The horrific murder of sitting MP Sir David Amess on Friday has united the country in shock. Much like Jo Cox’s murder 5 years ago, it has also raised fundamental questions about the tension between the public’s right to have access to democratically elected politicians, versus the right of MPs to be safe while working in an increasingly fractious political landscape.
Rather surprisingly though, Priti Patel focused on an entirely different concern when discussing the terrible events this weekend — that of online anonymity. According to the Home Secretary, social media users could face a ban on anonymous accounts as a means to prevent radicalisation on line. To most people, this would seem like a non-sequitur; while the investigation is still in its preliminary stages, reports suggest that Ali Harbi Ali was known to the authorities, and had already been referred to Prevent, a counterterrorism scheme, following concerns regarding his behaviour. ...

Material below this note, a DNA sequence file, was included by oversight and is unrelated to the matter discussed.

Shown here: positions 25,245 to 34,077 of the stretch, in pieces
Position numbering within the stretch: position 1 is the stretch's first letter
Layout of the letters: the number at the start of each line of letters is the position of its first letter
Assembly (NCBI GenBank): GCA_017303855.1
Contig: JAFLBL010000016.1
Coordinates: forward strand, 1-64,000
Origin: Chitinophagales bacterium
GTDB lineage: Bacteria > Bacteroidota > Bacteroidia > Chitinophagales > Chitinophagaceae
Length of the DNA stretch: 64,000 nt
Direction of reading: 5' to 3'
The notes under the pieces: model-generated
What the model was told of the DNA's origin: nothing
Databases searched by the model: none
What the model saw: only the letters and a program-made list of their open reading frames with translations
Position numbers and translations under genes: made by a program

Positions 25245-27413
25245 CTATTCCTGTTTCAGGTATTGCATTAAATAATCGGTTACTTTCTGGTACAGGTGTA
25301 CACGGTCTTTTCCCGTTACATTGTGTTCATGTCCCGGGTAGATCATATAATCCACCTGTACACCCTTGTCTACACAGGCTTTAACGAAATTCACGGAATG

Hungary's opposition parties may have found a winner in Péter Márki-Zay
Last night’s opposition primary victory by Péter Márki-Zay (‘PMZ’ ) is perhaps the most surprising electoral result in the last ten years of Hungarian politics.
The independent mayor of the southern provincial town of Hódmezővásárhely (population 44,000) — a place whose name even Hungarians struggle to pronounce — came from nowhere to score a convincing second round victory over establishment rival Klára Dobrev. Now he will lead the combined forces of Hungary’s opposition in the general election against Viktor Orbán next Spring.